POTENTIAL MARINE BACTERIA TO DEGRADE DIESEL IN POLLUTED AREA
Hydrocarbon compounds are known as the most dangerous pollutants in terrestrial and aquatic environments, posing a serious global problem. One source of pollutants for hydrocarbon compounds at sea is ship demolition activities in coastal areas. The activity produces large amounts of hydrocarbons.
The ship demolition activity causes sea pollution, which can be seen from the discoloration of seawater. The source of pollutants for this activity is diesel and old iron waste that follows the flow of sea waves. Every year, the activity spills around 1,500 tons of diesel.
Diesel is a complex hydrocarbon pollutant consisting of alkanes and aromatic compounds and is often reported as water and soil pollutant. Diesel pollutes the waters and land about 1.7 – 8.8 million tons every year. The Minister of Environment (2004) stated seawater quality standards for oil and fat parameters are 5 mg / L.
The contaminated sea with hydrocarbon compounds can damage the ecosystems and accumulate into marine biota. Diesel is also carcinogenic, mutagenic, and toxic to the immune system, which is a serious threat to organisms. Recovery of diesel-polluted waters can be made through physical, chemical, and biological methods. However, processing diesel physically and chemically is expensive and causes imperfect diesel decomposition.
Bioremediation is a cheap and more effective degradation technology for hydrocarbons due to easy operation and maintenance. It can also be applied to a large area. The main principle in this technology is utilizing the metabolism of microorganisms.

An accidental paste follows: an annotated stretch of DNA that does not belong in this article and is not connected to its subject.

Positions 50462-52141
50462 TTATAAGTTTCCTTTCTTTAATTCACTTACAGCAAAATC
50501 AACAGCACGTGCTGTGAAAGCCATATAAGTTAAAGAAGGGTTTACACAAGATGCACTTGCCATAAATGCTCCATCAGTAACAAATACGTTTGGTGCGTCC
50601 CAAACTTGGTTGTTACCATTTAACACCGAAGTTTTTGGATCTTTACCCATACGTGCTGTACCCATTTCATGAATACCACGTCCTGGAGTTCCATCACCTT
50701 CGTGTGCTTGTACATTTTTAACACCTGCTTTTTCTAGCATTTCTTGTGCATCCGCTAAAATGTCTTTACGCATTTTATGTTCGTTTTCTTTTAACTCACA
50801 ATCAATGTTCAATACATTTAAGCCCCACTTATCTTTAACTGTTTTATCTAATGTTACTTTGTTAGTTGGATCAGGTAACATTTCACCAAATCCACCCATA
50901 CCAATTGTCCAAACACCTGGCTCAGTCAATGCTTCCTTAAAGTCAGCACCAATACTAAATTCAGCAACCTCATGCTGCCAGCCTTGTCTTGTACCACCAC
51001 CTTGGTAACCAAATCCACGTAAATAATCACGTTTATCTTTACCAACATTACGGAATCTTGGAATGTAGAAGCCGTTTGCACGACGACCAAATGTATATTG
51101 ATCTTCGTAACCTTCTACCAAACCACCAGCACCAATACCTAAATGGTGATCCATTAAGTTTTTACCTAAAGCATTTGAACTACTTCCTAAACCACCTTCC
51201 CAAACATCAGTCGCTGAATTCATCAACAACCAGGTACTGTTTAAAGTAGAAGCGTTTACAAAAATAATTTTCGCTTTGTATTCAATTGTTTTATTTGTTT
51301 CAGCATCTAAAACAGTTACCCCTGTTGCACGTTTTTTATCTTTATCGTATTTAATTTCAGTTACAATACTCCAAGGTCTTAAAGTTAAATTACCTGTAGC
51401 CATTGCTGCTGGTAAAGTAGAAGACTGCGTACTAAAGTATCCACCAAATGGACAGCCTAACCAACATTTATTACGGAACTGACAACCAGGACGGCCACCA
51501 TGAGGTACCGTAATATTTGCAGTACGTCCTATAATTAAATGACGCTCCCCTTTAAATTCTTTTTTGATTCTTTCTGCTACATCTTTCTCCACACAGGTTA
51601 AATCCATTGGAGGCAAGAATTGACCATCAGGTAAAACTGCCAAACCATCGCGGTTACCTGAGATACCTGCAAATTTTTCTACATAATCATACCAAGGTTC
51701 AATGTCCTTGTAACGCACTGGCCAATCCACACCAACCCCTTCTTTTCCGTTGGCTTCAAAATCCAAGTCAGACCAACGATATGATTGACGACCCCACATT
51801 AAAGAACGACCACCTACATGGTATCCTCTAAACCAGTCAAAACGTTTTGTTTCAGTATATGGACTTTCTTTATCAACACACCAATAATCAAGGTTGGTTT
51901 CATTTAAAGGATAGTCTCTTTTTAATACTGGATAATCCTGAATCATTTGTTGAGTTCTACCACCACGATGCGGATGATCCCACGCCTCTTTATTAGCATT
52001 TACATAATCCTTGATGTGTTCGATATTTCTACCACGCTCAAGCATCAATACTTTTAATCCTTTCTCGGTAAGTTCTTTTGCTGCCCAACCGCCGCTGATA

Microorganisms have enzymes to degrade and utilize diesel as a source of carbon and energy. Microorganisms use hydrocarbons as carbon substrates to increase population and degrade them into harmless compounds such as CO 2 and H 2 O. More than 30 types of bacteria can oxidize hydrocarbon compounds. Indigenous microorganisms isolated from the hydrocarbon-contaminated environment can be more efficient in degrading hydrocarbons.
Six bacterial isolates were obtained from diesel-polluted seawater in the coastal area of Tanjung Jati, Madura. Six bacterial isolates were then tested for characterization, toxicity, identification, and bacterial ability test to degrade diesel.
Based on the characterization, 50:50 identified as gram-negative and gram-positive bacteria. The results of the toxicity test showed 1 bacterial isolate can grow well on diesel contaminated media with a concentration of 5 percent, 10 percent, and 15 percent, while the other 5 isolates cannot grow well on diesel polluted media because the higher the concentration of diesel, the greater the osmotic pressure that causes lysis in bacterial cells.
Based on the toxicity test, one bacterial isolate has a high level of resistance to diesel because bacteria can use diesel as a source of carbon and energy to form new cells. Then, the isolate was identified based on bacterial and biochemical morphology, which refers to Bergey’s Manual of Determinative Bacteriology. The result identified the bacteria as Vibrio alginolyticus with 99 percent accuracy. The bacteria were then used for diesel biodegradation tests.
The results showed that V. alginolyticus could degrade diesel with an efficiency of 26.78 percent after 14 days of incubation. V. alginolyticus can degrade aliphatic hydrocarbons with Pentana (C 5 ) – Heneicosane (C 21 ) chains and aromatic compounds such as benzene and naphthalene.
It indicates V. alginolyticus can utilize diesel as a source of carbon and energy. On the other hand, V. alginolyticus can produce biosurfactants to reduce diesel surface tension and increase diesel solubility to be degraded. Furthermore, V. alginolyticus is a positive oxidase bacteria which can produce oxidase enzymes used to transport electron in the biodegradation process.
Based on the results of the research, it can be concluded that V. alginolyticus is a bacteria isolated from diesel-polluted seawater and has the potential to be a diesel degrading agent in polluted areas.
Muhammad Fauzul Imron, S.T., M.T.
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